Did you know that ballet technique is one of constant tension? It is a vocabulary of seeming effortlessness born of pushing into the floor while pulling up out of one’s entire body. Is this one side against the other or an ideal and sustainable harmony? Both, either, many formulations of each possibility at different times. We have all read the “this is war” accounts of bike races. Similar can be written about ballet and here is likely where, for me, my love of cycling began; this line where struggle and perfection meet.
In a recent photo essay on New York City Ballet, there was a reference to covering the backstage life of ballet as being similar to covering war (http://www.nytimes.com/slideshow/2012/12/30/arts/dance/20121230_NYCB.html?ref=dance). How this is so is confounding at first but makes sense as more a reference to how similarly the scenes unfold in the covering of them than actual war–the comaraderie, the daily travails and the constant vigilant focus.
I wonder what it is that makes us watch these battles? Cycling shows us crashes and injuries. It shows us the dilemmas of training and competing at all costs. Ballet shows us athletic prowess but only under the face of gracefulness, a less visible battle. For me, dancing is far less interesting on stage than backstage. In the backstage version, the “I am covering war now” we do see all sides of the battle. The best side being laughter among a very close knit and unusually focused group of people. The worst, wrecked up bodies waiting to heal and emotional fraying over endlessly high standards of performance. There are no damaged bikes along side dancers though to give us a true visual of the toughness of ballet and the extremes of what is accomplished there.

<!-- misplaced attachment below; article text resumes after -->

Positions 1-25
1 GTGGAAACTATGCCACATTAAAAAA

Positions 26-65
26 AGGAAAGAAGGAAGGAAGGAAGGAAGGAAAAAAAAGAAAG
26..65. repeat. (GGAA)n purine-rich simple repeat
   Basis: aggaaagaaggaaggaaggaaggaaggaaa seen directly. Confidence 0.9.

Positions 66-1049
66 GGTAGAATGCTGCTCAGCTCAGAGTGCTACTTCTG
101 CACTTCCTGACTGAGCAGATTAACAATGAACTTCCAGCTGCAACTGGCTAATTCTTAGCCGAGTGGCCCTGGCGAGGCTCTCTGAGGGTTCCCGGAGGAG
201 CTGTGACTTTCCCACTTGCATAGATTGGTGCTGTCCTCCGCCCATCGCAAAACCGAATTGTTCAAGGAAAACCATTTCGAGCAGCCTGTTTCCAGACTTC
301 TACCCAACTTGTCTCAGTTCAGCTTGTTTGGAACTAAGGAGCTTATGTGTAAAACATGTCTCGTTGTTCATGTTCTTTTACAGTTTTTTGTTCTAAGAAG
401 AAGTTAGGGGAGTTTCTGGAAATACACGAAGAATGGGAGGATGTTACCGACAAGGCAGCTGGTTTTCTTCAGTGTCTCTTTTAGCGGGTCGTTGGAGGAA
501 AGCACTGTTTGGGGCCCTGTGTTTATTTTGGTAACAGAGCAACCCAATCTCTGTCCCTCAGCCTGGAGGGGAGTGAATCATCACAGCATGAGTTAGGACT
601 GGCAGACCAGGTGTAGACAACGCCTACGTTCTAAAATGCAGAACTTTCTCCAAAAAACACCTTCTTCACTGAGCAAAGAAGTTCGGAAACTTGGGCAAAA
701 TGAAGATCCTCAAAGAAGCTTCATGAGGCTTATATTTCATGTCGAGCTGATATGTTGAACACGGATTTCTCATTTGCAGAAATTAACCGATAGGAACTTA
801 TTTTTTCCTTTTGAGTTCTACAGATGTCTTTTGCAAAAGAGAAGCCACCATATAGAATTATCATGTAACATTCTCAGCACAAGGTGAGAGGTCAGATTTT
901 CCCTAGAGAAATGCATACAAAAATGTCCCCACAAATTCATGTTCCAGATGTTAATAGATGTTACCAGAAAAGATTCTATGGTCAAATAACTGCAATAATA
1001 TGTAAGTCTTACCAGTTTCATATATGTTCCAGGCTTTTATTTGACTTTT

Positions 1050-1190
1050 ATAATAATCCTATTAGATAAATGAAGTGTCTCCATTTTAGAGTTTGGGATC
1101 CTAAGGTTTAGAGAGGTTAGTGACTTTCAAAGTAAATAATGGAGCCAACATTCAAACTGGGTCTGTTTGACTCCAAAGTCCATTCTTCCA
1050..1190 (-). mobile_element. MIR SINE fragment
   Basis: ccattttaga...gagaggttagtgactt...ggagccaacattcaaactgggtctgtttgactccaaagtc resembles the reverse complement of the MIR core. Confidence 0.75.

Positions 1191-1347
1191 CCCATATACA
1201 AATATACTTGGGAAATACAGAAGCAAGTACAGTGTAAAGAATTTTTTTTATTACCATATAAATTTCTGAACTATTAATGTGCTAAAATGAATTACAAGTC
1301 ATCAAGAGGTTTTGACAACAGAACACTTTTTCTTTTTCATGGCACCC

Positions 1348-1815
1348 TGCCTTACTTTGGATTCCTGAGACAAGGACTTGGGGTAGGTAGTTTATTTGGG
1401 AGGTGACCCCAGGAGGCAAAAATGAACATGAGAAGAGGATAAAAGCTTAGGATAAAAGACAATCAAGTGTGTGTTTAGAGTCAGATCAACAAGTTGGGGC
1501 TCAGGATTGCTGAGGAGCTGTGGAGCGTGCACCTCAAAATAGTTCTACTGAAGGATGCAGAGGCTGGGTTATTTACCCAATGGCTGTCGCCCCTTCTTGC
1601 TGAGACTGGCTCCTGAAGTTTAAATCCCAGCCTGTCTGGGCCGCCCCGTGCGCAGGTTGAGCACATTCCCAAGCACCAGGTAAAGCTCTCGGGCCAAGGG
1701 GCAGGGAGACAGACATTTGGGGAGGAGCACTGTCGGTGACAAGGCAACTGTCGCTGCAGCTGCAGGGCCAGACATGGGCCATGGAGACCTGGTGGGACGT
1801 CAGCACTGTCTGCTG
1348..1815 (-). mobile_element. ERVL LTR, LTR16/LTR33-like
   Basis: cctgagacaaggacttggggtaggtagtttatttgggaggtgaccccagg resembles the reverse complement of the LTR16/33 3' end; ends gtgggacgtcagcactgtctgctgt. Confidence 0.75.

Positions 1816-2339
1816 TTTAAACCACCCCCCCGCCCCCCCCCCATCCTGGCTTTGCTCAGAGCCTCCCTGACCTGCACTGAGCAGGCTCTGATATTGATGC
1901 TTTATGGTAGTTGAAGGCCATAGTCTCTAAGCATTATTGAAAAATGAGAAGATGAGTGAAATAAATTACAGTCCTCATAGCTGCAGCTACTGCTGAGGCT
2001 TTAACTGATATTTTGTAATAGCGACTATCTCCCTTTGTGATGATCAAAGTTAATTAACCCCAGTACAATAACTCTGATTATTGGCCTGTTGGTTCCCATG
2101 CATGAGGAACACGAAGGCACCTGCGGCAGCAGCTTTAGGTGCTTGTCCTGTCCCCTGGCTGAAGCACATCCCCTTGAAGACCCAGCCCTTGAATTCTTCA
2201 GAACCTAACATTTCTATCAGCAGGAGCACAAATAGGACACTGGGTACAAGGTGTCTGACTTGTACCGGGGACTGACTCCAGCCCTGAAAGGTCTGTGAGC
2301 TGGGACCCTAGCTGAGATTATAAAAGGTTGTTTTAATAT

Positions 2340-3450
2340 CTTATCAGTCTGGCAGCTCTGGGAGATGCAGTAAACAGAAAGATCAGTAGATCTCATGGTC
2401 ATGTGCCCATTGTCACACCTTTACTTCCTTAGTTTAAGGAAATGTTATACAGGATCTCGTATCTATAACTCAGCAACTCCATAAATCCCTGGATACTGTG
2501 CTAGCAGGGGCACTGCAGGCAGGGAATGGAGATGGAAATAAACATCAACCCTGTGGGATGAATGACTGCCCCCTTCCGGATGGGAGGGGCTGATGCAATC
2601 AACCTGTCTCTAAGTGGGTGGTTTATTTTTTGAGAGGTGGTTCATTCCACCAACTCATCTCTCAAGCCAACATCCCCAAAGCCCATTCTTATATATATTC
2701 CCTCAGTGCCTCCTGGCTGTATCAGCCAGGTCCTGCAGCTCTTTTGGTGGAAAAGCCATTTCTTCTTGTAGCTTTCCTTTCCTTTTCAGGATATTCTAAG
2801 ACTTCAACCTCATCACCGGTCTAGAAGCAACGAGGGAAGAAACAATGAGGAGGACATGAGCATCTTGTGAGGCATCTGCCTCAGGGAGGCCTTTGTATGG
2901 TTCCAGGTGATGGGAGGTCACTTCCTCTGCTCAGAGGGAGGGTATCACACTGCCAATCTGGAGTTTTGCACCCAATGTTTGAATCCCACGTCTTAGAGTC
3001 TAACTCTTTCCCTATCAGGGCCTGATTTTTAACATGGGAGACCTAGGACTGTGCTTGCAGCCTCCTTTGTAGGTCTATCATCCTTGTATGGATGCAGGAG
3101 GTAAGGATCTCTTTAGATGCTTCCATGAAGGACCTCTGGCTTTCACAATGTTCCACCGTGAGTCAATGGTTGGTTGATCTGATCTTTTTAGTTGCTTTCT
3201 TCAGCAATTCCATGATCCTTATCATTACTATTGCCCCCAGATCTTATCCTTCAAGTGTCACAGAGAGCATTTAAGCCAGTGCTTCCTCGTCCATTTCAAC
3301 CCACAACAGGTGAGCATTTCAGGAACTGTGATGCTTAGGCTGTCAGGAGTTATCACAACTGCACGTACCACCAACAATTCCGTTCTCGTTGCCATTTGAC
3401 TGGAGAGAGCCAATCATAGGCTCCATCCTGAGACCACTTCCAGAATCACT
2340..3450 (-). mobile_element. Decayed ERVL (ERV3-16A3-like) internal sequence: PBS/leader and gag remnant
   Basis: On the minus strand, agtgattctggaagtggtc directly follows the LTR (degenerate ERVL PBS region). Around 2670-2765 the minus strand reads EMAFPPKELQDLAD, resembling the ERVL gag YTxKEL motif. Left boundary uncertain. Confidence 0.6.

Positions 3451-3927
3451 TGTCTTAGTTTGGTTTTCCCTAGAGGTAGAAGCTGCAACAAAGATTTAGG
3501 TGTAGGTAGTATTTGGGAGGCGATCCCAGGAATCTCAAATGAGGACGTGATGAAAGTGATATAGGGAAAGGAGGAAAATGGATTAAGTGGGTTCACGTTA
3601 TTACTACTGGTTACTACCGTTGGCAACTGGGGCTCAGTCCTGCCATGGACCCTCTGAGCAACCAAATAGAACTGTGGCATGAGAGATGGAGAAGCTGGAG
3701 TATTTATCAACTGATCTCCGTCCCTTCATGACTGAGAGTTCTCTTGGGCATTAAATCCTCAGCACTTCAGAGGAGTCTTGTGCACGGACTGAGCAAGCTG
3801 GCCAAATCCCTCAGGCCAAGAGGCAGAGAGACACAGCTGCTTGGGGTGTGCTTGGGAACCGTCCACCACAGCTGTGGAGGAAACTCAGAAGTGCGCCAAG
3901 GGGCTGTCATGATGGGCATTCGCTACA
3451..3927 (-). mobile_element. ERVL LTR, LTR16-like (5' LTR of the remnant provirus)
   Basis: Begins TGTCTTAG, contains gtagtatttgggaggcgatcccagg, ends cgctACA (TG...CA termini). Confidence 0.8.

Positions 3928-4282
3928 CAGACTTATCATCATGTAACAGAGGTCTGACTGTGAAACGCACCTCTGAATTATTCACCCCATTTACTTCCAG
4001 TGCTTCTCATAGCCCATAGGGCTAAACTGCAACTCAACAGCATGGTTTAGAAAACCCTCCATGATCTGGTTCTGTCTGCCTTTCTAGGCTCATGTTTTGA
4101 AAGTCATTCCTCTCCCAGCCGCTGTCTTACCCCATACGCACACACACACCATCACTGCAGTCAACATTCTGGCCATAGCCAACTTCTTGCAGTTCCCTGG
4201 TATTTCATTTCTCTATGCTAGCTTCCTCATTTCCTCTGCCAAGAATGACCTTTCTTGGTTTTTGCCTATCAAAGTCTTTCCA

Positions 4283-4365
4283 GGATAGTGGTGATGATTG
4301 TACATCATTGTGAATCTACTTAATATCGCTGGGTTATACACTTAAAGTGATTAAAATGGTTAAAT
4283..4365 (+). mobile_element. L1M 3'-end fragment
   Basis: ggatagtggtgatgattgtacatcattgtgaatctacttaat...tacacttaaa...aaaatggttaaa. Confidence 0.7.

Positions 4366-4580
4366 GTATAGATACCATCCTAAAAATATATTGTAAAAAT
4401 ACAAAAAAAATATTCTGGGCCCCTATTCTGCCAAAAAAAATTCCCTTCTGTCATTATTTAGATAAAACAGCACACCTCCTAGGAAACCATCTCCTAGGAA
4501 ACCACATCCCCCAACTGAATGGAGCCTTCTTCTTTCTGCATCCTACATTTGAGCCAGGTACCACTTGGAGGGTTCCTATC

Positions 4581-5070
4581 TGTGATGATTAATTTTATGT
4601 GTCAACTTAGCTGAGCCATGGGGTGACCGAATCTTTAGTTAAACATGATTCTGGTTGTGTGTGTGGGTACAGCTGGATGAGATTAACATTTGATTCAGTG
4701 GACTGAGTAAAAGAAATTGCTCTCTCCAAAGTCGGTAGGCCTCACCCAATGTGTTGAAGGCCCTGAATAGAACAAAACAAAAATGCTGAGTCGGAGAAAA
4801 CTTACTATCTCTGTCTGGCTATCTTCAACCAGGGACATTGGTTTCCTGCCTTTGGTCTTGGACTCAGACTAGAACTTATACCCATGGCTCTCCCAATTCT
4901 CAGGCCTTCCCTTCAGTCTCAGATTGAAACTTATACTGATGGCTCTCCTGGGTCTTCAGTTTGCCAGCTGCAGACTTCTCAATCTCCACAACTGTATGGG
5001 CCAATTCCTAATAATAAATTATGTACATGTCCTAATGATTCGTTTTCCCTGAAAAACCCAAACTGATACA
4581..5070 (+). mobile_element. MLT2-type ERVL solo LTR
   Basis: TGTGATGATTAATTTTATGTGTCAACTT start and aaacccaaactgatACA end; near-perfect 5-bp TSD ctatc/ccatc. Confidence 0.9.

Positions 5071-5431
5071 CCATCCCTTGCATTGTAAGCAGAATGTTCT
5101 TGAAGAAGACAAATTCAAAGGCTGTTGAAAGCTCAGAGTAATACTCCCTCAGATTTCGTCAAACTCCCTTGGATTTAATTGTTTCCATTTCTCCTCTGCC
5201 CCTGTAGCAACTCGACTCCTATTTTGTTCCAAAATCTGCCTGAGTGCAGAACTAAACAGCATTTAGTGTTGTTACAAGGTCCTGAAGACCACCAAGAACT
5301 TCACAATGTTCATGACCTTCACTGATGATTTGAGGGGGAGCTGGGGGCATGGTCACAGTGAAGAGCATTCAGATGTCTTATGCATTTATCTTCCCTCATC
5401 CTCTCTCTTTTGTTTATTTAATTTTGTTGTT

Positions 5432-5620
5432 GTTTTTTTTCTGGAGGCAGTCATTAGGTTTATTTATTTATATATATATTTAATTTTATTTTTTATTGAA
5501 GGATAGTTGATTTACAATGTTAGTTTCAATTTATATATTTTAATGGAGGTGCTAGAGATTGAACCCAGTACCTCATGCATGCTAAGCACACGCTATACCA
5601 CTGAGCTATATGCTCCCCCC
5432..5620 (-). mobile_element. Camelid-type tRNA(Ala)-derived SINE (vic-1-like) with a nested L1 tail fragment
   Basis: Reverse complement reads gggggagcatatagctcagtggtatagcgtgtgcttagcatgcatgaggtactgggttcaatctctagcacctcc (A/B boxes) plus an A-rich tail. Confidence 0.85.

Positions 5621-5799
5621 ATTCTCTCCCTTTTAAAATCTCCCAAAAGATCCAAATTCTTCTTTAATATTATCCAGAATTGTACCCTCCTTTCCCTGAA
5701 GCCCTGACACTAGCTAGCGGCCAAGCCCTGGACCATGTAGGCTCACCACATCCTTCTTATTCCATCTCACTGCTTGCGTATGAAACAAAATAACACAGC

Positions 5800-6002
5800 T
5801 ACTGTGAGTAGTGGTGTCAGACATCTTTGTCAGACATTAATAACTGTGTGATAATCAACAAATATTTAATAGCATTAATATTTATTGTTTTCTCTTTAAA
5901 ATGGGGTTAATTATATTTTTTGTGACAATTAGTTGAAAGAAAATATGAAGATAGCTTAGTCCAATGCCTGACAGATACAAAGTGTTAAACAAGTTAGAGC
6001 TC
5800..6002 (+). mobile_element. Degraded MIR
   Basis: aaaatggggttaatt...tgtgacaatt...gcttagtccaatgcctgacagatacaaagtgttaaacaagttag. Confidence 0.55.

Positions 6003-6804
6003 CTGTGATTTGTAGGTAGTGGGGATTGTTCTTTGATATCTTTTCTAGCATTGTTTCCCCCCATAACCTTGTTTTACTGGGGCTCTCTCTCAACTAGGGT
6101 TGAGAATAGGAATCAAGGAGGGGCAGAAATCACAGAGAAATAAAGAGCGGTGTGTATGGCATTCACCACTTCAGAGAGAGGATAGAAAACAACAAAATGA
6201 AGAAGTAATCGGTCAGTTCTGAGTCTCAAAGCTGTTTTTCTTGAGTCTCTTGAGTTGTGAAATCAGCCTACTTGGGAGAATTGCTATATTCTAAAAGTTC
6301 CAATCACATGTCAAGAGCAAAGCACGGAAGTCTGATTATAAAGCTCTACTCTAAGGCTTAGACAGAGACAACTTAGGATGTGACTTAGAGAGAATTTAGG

In cycling, I fell in love when I heard a phrase on a Rapha video that is similar to the one in the recent photo essay on City Ballet, “It’s war all day long.” The Rapha video is black and white, a mini-homage to the Paris-Roubais (http://www.rapha.cc/roubaix-recce-into-the-fight). And in it, there is the idea of struggle made very visible, struggle that is less about winning an actual race and more about simply going for it. It ends, like the ballet photo essay, with a close knit group of determined and focused people laughing. I could watch it all day long, this pushing and pulling of technique that is cycling, that is making oneself press onwards, for the love of it. It’s possible, that the three minutes or so of that video made me fall in love with cycling. Everything there is to love about the battles in cycling–the peace of winning one’s own private races, of finishing a ride, of mind over body, of body over mind–is all well captured there. It is a backstage view, more interior, and maybe more telling then the wreckage of bikes and crashes. Emily Gresh